If, following removal, the court determines it lacks original jurisdiction, and that the case was therefore improperly removed, it must remand the matter to state court. 28 U.S.C. § 1447(c); Franchise Tax Bd. v. Constr. Laborers Vacation Trust, 463 U.S. 1, 8 (1983). “Federal jurisdiction must be rejected if there is any doubt as to the right of removal in the first instance.” Gaus v. Miles, Inc., 980 F.2d 564, 566 (9th Cir. 1992). “The ‘strong presumption' against removal jurisdiction means that the defendant always has the burden of establishing that removal is proper.” Id. (quoting Nishimoto v. Federman-Bachrach & Assoc., 903 F.2d 709, 712 n.3 (9th Cir. 1990)). While a defendant's standard of proof is unclear when, as here, the plaintiff has claimed less than the required amount in controversy some district courts have held that the defendant must prove the amount in controversy by a preponderance of the evidence. Graybill v. Khudaverdian, No. SACV 15-01627-CJC(JCGx), 2015 WL 7295378, at *2-3 (C.D. Cal. Nov. 17, 2015) (“[T]he preponderance of the evidence should apply . . . when a defendant attempts to remove a case where a single plaintiff has affirmatively pled an amount below the jurisdictional minimum.”).


         I. Carmack Amendment

         The Carmack Amendment, 49 U.S.C. § 14706, “is the exclusive cause of action for interstate-shipping contract claims alleging loss or damage to property.” Hall, 476 F.3d at 688. As such, the Carmack Amendment completely preempts a contract claim alleging loss or damage to property.[1] Id. However, a defendant may not remove an action against a carrier for damage to shipments unless the matter in controversy exceeds $10, 000. 28 U.S.C. § 1445(b). Removal under § 1445(b) is only proper if the matter in controversy for each bill of lading exceeds $10, 000. See Hunter v. United Van Lines, 746 F.2d 635, 652 (9th Cir. 1985); 28 U.S.C. § 1337(a).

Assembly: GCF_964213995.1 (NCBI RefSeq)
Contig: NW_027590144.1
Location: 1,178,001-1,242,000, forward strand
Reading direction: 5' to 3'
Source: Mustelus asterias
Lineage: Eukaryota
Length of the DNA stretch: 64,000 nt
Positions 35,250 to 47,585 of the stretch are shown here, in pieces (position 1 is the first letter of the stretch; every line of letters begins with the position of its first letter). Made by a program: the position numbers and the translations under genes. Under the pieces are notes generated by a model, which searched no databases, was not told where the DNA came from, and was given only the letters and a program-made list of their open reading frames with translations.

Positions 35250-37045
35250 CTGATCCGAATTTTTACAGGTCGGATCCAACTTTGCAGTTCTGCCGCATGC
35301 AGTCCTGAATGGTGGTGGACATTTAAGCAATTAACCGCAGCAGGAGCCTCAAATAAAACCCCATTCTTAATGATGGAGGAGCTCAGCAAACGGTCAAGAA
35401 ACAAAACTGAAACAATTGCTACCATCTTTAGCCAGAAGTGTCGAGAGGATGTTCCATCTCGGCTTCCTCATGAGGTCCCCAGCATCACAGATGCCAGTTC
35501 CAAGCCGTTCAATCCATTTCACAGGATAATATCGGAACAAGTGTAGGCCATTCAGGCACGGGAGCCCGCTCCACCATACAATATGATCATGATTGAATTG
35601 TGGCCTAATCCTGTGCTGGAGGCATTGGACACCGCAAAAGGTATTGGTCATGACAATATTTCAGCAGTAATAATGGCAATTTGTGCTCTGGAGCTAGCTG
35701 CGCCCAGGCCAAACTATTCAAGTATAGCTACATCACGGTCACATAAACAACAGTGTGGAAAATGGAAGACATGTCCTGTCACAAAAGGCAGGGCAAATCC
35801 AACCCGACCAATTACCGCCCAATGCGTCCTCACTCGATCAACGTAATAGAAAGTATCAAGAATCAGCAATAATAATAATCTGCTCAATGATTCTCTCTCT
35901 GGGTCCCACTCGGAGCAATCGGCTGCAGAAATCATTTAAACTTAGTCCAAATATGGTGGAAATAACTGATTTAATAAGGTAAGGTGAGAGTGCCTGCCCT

Defendant contends that removal is proper in this case because Plaintiff's negligence claims are completely preempted by the Carmack Amendment and the matter in controversy exceeds $10, 000. As proof of the actual amount in controversy, Defendant points to Plaintiff's demand letter, [2] in which Plaintiff wrote that the “total cost of remediation and repair in this matter could well exceed $10, 000.” ECF No. 1-3. Defendant also claims that Plaintiff's settlement demand for $10, 000 in the same letter demonstrates that Plaintiff is seeking more than $10, 000 in this action. Defendant argues that Plaintiff's statements are sufficient evidence that the amount in controversy “exceeds” $10, 000.

         In response, Plaintiff argues that her demand letter and complaint capped the damages at $10, 000. Plaintiff notes that her demand letter and complaint clarifies her intent to bring her claim under ORS 20.080. ORS 20.080 is titled “Attorney fees for certain small tort claims, ” and provides for fees “where the amount pleaded is $10, 000 or less[.]” Plaintiff also notes her complaint expressly limits the damages to $10, 000. See Compl. ...